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Blockchain: Hurry up and wait

Despite the huge amount of hype surrounding blockchain, new research from Gartner bursts the bubble somewhat and finds that very, very few organisations are actually implementing the technology yet.

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Despite all the noise, only one per cent of CIOs are deploying blockchain within their organisations, according to new research from Gartner. What gives?


Blockchain, Gartner concludes, is “massively hyped”. Further, much of the technology remains immature and untested, and best practices are hard to come by.

Curious but cautious

Gartner analysts also warn that rushing into blockchain deployments could lead to wasted time and money – something the public sector certainly can’t afford.

That doesn’t mean we should throw the blockchain out with the bathwater, though. Now’s the time for cities and companies to better understand the technology, find out what problems they could realistically solve with it (that wouldn’t be cheaper and simpler to do another way), and evaluate how blockchain fits into their organisation.

Gartner found that in general, only 8 per cent of CIOs are in short-term planning or active experimentation with blockchain, and three quarters say they have no interest it.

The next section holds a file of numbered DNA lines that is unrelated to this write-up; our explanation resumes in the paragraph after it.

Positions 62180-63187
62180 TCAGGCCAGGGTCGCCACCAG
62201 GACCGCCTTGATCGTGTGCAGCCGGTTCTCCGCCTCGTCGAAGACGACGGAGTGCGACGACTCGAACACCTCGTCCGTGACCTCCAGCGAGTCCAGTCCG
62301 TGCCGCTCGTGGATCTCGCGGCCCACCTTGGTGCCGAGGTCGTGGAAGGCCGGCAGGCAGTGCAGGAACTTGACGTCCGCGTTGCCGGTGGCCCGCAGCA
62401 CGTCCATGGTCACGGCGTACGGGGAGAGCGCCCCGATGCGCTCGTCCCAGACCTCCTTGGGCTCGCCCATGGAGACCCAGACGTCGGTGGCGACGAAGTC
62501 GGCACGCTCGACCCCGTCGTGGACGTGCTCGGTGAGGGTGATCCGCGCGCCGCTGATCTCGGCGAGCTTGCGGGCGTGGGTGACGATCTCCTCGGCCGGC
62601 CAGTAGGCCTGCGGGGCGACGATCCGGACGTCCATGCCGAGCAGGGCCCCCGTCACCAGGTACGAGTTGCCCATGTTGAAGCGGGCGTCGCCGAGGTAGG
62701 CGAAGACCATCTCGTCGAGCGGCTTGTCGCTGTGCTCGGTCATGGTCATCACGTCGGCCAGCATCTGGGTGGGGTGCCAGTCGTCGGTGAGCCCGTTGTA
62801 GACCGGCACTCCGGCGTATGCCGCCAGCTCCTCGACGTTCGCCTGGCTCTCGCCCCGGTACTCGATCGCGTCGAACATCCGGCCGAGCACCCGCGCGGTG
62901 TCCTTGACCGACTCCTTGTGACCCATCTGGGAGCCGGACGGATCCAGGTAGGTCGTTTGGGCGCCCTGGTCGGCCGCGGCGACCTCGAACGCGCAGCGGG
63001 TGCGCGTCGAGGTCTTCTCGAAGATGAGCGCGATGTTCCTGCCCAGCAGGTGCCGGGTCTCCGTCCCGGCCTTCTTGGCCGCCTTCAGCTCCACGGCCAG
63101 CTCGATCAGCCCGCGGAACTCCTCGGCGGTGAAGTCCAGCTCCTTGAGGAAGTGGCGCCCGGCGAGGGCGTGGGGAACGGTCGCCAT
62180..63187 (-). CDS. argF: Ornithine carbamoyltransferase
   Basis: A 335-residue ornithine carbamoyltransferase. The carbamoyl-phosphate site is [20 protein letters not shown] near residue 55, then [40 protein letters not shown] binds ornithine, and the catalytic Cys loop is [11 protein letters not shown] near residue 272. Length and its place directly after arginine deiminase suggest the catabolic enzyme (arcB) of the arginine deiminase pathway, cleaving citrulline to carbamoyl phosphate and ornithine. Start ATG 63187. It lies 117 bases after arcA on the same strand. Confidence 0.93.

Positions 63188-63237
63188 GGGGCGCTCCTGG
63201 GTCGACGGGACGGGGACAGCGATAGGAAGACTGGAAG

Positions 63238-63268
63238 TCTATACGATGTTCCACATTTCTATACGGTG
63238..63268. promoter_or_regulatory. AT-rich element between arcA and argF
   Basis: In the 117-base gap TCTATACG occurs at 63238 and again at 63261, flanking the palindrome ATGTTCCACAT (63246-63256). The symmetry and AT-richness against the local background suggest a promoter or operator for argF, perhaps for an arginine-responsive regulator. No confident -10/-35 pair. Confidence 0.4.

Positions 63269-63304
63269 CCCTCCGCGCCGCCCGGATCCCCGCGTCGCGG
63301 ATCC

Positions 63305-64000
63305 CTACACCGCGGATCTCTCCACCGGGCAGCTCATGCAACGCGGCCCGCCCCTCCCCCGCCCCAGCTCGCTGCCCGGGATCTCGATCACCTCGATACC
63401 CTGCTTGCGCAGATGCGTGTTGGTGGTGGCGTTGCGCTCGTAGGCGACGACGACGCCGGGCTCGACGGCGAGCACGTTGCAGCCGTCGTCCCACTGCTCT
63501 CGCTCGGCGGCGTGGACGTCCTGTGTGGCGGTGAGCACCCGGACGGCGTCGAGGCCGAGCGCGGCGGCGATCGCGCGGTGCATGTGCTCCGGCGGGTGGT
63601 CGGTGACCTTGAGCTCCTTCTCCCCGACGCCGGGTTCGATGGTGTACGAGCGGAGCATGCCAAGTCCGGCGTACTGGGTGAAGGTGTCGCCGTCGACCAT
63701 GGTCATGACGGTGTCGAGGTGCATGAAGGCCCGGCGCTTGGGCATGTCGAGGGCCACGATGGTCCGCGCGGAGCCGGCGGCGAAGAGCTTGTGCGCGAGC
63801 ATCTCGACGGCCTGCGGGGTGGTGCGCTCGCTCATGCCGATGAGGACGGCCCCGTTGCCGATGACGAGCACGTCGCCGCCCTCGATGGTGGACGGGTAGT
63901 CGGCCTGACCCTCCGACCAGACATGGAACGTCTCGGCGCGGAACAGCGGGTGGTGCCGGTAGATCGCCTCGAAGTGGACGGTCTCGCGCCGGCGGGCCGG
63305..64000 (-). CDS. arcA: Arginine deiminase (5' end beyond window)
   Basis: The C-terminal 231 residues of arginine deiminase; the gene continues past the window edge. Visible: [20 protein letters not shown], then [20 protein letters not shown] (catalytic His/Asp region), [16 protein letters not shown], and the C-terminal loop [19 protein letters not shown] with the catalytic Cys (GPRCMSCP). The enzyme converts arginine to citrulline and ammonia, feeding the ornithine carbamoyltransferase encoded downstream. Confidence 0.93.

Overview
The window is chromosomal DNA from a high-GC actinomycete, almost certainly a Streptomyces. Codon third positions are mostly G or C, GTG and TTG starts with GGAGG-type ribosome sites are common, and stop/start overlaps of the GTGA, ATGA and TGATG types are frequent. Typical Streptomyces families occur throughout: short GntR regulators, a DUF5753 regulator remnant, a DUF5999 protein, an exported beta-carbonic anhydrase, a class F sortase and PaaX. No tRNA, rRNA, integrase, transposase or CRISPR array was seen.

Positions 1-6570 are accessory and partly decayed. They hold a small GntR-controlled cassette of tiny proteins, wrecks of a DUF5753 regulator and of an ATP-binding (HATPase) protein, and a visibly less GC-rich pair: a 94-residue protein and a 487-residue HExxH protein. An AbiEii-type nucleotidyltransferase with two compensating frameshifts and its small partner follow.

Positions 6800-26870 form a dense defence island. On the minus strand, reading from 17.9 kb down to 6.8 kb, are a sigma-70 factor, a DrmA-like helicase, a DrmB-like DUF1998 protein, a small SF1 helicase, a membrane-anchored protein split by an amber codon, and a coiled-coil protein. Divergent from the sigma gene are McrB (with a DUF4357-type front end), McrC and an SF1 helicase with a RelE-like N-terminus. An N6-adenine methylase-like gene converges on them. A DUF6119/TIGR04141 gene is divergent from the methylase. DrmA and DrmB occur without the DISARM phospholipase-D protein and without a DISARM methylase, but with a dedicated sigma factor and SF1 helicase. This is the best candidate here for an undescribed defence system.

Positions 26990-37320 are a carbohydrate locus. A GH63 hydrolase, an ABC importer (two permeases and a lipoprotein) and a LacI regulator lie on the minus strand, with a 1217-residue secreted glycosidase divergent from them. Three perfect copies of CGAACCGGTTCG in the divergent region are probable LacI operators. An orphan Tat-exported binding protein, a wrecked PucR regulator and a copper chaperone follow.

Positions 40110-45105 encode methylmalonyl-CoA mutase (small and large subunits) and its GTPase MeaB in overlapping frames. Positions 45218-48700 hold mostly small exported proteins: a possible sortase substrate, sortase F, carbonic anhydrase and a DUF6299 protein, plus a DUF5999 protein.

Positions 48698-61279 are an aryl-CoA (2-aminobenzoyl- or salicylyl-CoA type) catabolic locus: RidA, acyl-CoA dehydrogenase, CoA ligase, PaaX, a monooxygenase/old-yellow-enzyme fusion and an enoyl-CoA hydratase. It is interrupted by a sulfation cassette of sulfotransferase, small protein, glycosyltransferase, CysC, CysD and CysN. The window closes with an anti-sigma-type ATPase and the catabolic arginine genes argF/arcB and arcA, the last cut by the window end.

Uncharacteristically, government appears to be ahead here with a vision for what’s possible. Two-thirds said they’re interested in blockchain, even though only 20% have any specific action planned.

We’re already seeing some early experimentation and trials in cities, and much of this work seeks to not only address real city problems but to also tackle the practical challenges around implementing new technology, such as ensuring regulation keeps pace.

Trailblazers

Smart Dubai estimates that blockchain technology will enable savings of £1.08 billion in document processing alone, as well as cutting C02 emissions by 114 metric tonnes.

Dubai authorities also recently unveiled a blockchain project to facilitate the process of companies setting up and operating in the country.

Moscow’s citizen engagement platform, Active Citizen, uses blockchain to support secure citizen voting on issues such as naming a new metro line or whether they want their homes included in a housing relocation programme.

Singapore’s Info-communications Media Development Authority (IMDA) of Singapore is working with DEX and PwC Singapore to trial a new blockchain-powered decentralised data-sharing model that seeks to “enable safe, trusted, and effective data exchange”. IMDA will provide regulatory guidance and co-create new codes of practice.

 

Platforms and blockchain are being used to help regenerate and stimulate local economies, and to see these efforts scale.

Blockchain is enabling people without bank accounts or digital identities, such as refugees, to quickly access financial services.

Hype vs. hope

It will be fascinating to see how these initiatives and others develop, even if it takes a little while or they don’t work out as we anticipated.

 

We want to hear your plans and thoughts about blockchain too.

What’s just hype and where’s the real hope when it comes to blockchain for cities?

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